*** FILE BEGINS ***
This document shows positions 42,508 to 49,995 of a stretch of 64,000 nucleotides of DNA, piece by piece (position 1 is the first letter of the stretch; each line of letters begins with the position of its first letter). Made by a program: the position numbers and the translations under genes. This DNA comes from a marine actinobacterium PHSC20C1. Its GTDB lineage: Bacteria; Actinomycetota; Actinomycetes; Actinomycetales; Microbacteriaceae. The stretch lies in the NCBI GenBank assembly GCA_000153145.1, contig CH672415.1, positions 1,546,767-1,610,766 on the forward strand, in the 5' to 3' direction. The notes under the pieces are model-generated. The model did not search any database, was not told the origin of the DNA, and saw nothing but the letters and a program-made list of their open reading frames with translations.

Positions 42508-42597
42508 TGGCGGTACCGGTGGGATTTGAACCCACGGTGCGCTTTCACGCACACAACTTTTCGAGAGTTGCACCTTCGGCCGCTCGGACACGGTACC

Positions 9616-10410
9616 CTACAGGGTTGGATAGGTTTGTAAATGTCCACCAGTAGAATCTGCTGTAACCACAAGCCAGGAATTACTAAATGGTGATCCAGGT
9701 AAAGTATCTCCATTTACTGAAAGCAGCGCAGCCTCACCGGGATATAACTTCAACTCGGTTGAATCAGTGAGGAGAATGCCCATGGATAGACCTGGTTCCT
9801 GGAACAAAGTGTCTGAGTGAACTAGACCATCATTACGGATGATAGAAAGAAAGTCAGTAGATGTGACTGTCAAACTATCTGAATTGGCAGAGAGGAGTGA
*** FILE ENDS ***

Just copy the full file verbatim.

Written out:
This document shows positions 42,508 to 49,995 of a stretch of 64,000 nucleotides of DNA, piece by piece (position 1 is the first letter of the stretch; each line of letters begins with the position of its first letter). Made by a program: the position numbers and the translations under genes. This DNA comes from a marine actinobacterium PHSC20C1. Its GTDB lineage: Bacteria; Actinomycetota; Actinomycetes; Actinomycetales; Microbacteriaceae. The stretch lies in the NCBI GenBank assembly GCA_000153145.1, contig CH672415.1, positions 1,546,767-1,610,766 on the forward strand, in the 5' to 3' direction. The notes under the pieces are model-generated. The model did not search any database, was not told the origin of the DNA, and saw nothing but the letters and a program-made list of their open reading frames with translations.

Positions 42508-42597
42508 TGGCGGTACCGGTGGGATTTGAACCCACGGTGCGCTTTCACGCACACAACTTTTCGAGAGTTGCACCTTCGGCCGCTCGGACACGGTACC

Positions 9616-10410
9616 CTACAGGGTTGGATAGGTTTGTAAATGTCCACCAGTAGAATCTGCTGTAACCACAAGCCAGGAATTACTAAATGGTGATCCAGGT
9701 AAAGTATCTCCATTTACTGAAAGCAGCGCAGCCTCACCGGGATATAACTTCAACTCGGTTGAATCAGTGAGGAGAATGCCCATGGATAGACCTGGTTCCT
9801 GGAACAAAGTGTCTGAGTGAACTAGACCATCATTACGGATGATAGAAAGAAAGTCAGTAGATGTGACTGTCAAACTATCTGAATTGGCAGAGAGGAGTGA